January 14, 2005

by Reb Yudel
Jewish journalism and Jewish camping, done right

Kudos to Johanna Ginsberg who is becoming one of the few must-read reporters in Jewish journalism. Johanna works under Andy at the New Jersey Jewish News, so she's writing obstensibly local news story. But week after week, I find that she compellingly captures a real slice of American Jewish life.

Some weeks, she practically begs every other local Jewish newspaper to rewrite the story with local interviews -- such as a piece earlier this year on the difficulties of carpooling to Hebrew school. On one level, it seems a profoundly trivial topic. But on second thought, it reflects the real place where abstract Jewish commitment meets the day-to-day grind of life as it is lived -- which, here in suburbia, means life behind the wheel.

Some times, though, the local angle is just a brilliant veneer on a truly national story. Take, for example last week's piece Happy (specialized) campers as she gets both the local and national angle on a new breed of Jewish summer camps:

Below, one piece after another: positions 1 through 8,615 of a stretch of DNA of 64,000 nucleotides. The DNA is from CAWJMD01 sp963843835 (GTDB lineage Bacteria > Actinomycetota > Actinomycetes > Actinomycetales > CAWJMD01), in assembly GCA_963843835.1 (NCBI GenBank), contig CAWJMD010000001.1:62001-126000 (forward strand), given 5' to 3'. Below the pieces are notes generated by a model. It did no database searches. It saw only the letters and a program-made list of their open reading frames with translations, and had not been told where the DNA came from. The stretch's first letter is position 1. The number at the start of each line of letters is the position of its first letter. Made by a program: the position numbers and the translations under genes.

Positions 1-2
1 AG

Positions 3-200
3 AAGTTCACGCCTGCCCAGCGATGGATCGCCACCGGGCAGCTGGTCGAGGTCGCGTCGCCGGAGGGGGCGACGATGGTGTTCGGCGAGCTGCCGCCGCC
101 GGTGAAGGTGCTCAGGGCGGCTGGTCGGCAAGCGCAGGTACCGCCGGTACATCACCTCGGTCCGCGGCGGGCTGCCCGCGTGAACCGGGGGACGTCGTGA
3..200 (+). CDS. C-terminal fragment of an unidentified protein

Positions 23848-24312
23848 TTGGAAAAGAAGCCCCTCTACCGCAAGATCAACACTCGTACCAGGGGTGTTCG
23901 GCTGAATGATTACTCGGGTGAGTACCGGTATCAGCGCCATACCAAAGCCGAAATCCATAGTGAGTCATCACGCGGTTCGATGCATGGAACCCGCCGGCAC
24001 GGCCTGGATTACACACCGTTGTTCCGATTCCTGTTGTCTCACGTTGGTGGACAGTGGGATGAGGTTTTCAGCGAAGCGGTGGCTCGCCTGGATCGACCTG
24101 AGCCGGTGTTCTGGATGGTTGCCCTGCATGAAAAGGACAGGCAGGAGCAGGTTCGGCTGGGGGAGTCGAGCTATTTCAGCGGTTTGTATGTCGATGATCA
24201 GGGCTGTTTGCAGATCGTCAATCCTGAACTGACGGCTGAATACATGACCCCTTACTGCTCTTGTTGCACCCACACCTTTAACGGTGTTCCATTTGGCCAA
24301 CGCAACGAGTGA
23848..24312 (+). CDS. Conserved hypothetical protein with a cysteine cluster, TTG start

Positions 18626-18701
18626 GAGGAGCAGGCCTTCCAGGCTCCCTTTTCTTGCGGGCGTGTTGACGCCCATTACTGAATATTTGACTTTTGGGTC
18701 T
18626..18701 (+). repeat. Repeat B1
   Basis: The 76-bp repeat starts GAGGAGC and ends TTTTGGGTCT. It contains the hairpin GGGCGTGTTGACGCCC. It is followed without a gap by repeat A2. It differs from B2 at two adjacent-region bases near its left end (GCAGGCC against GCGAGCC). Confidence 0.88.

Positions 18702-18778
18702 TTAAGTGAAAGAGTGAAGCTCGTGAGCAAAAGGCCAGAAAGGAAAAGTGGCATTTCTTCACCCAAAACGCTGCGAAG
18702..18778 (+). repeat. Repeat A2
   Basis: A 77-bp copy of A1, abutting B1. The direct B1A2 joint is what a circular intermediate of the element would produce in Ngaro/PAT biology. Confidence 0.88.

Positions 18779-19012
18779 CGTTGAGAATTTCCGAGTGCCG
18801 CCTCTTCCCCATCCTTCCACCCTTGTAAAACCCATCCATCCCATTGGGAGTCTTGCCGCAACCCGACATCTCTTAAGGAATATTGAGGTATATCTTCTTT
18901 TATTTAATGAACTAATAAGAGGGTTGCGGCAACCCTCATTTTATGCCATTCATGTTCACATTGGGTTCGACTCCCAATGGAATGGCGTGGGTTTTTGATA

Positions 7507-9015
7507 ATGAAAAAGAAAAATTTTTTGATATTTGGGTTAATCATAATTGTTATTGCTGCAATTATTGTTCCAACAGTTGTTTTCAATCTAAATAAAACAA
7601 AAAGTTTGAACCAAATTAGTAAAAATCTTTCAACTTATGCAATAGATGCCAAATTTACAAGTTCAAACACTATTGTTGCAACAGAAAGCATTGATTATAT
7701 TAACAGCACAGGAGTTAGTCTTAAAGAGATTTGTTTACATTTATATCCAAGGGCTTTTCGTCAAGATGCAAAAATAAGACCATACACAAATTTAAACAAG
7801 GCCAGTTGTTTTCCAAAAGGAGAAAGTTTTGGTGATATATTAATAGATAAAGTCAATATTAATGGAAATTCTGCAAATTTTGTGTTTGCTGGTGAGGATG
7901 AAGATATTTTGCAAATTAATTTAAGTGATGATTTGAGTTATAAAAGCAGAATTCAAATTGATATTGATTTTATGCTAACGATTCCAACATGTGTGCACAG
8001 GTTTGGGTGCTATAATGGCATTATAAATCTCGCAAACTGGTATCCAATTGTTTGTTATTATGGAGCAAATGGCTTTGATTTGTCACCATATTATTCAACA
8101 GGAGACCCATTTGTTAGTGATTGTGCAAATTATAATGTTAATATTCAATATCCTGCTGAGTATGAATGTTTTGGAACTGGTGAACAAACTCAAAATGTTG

In the idyllic setting of the Berkshire Mountains, a region known for its cultural arts offerings, campers with a special interest in music and arts gather in the morning to study a Judaic text; in the afternoon, they create an artistic representation of that text.

The activity is what Rabbi Daniel Lehmann calls “a performance beit midrash,” and it takes place on the grounds of Williams College in Williamstown, Mass. Last summer the camp, known as the Berkshire Institute for Music and Arts (BIMA), attracted 42 students, including seven from Israel.

“I went to music camp, and I have children involved in music and art. I felt there was no place where those interests could be pursued in a Jewish setting, supportive of Jewish life,” said Lehmann, founder and executive director of the four-week camp.

For fun, count the sources interviewed for the story. Is there anything in this week's Jewish Week or Forward that reflects so much work? TrackBack
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